- Jesus comes to be in our midst
- We can always go to Him
- Growing in friendship with Jesus through prayer
AS THE LITURGICAL CYCLE begins anew, we revisit the mysteries of Christ’s life, his joys, sorrows and glorious triumph. We start these days looking forward to his Nativity, and then go on to contemplate his Life, Death, Resurrection and Ascension, until we finally reach Pentecost, when He sends the Holy Spirit to accompany us always, to the close of the age (Mt 28:20).
We know that this annual repetition of his mysteries is much more than a pious memory. “The liturgical year, devotedly fostered and accompanied by the Church, is not a cold and lifeless representation of past events, or a simple and bare record of a former age. It is rather Christ Himself who is ever living in his Church.” In each liturgical time of the Church we are personally drawn into a moment or specific aspect of the life of the very Christ who walked the streets of Galilee. For Iesus Christus heri et hodie, Ipse et in saecula, “Christ is the same yesterday and today and forever” (Heb 13:8). Christ is alive and we can come to know Him and love Him. What is more, we can live in Him.
Specifically, during these days of Advent, we are once again living in expectation of the Messiah. “His hour is coming, he will not delay,” the Church prays. Once more, Jesus is coming into our world, to become present in our lives. He comes with the desire to accompany us along our daily path. He wants us to share our joys with Him, to entrust Him with our sorrows. He wants to be able to console us and give us the strength we need to carry out our daily mission. We should thank Him for what we are experiencing again during these days: that God has become man so that we might become children of God and live alongside Him.
SOME OF THOSE who encountered Jesus when He lived on earth doing good, can teach us how to draw close to the Master. As he entered into Capernaum, a centurion came forward to him, beseeching him and saying, “Lord, my servant is lying paralysed at home, in terrible distress” (Mt 8:5-6). Today’s liturgy offers this episode in our Lord’s life for our consideration. That good man, a Gentile, was suffering on account of the illness of a servant he truly esteemed. Faced with his sad powerlessness to help him, he reacts wisely and humbly, filled with faith. He goes to look for Jesus and openly tells Him of his sorrow. He doesn’t need to ask for anything; he simply explains the situation and opens up his heart.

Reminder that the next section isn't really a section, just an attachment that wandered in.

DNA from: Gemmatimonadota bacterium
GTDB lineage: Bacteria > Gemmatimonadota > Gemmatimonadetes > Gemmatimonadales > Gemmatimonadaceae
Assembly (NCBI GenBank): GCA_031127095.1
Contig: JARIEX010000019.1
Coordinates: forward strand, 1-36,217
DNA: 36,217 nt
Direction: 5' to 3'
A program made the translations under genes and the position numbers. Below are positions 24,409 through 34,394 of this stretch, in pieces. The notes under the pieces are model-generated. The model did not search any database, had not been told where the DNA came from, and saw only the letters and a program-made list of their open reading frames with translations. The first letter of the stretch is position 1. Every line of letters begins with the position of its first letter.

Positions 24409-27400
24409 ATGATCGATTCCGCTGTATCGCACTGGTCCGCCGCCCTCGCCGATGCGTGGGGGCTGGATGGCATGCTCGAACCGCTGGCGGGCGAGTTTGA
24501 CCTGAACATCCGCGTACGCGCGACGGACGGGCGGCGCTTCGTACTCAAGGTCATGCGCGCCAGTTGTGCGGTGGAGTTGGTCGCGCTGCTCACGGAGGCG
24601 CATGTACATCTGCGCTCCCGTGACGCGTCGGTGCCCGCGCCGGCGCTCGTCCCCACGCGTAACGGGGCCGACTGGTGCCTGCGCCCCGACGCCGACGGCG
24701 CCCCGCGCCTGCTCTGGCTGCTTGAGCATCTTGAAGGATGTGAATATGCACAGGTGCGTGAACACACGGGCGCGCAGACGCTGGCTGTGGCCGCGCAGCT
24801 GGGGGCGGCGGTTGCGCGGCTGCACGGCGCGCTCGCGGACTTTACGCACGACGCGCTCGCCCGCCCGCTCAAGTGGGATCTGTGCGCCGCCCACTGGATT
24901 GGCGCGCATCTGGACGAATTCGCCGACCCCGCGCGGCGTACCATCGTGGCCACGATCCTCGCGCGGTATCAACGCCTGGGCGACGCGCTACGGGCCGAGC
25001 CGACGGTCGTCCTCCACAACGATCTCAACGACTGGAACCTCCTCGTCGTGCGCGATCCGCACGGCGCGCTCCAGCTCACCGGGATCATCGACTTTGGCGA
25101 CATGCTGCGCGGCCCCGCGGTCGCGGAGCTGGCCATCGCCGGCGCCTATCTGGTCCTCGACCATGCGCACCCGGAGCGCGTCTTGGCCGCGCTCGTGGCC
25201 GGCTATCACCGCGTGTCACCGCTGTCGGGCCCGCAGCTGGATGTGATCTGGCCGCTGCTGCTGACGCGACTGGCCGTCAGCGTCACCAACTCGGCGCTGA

We too have our difficulties and sorrows; we too have friends we want to see cured. And we want to feel our Lord’s hand assisting us. So we react trustingly, as did this centurion, and we have recourse to Jesus. It is good to remind ourselves of just how much we need Him and how ardently He wants to help us. It is very consoling to know that at any moment we can turn to Him with complete simplicity: Jesus, I have some problems that I don’t know how to solve and they are taking away my peace of mind. I have faith, but I know that at times I need to have more trust in you. I still have to learn to put my life entirely in your hands.
Today we want to imitate the centurion in the Gospel and open our heart to our Lord. In the silence of our conversation with Jesus, we lay before Him our life and our needs. And we are at peace, knowing that now He is also taking care of us.
LORD, I am not worthy to have you come under my roof; but only say the word, and my servant will be healed (Mt 8:8). We are always so moved when we contemplate, yet again, the faith of this centurion! A faith that left Jesus Himself amazed: Truly I say to you, not even in Israel have I found such faith (Mt 8:10). A great faith and, at the same time, a humble, simple faith, expressed in words that the liturgy puts on our lips before receiving Holy Communion.
We can draw close to Jesus daily in the Eucharist, and we would like to do so with the same trust in Jesus’ power and the same humility that we see in this figure in the Gospel. Saint Josemaría said: ‘I cannot see how anyone could live as a Christian and not feel the need for the constant friendship of Jesus in the Word and in the Bread, in prayer and in the Eucharist. And I easily understand the ways in which successive generations of faithful have expressed their love for the Eucharist, both with public devotions making profession of the faith and with silent, simple practices in the peace of a church or the intimacy of their hearts.”
In the Blessed Eucharist and in the intimacy of our heart we can nourish our friendship with Jesus. He is always at our side to help us with his grace, to cheer us with his presence and show us his love for us. Although at times we cannot physically be close to Jesus in the Blessed Sacrament, we can always draw close to God in the silence of our recollected heart, as our Holy Mother Mary so often did (cf. Lk 2:19). On the threshold of this new liturgical year that is beginning, we can ask our Lady to accompany us and help us to enter into each moment of the life of her divine Son.
 Pius XII, Encyclical Mediator Dei, no. 165.
 Liturgy of the Hours, Monday of 1st week of Advent, None, short reading (cf. Is 14:1).
 Saint Josemaría, Christ Is Passing By, no. 154.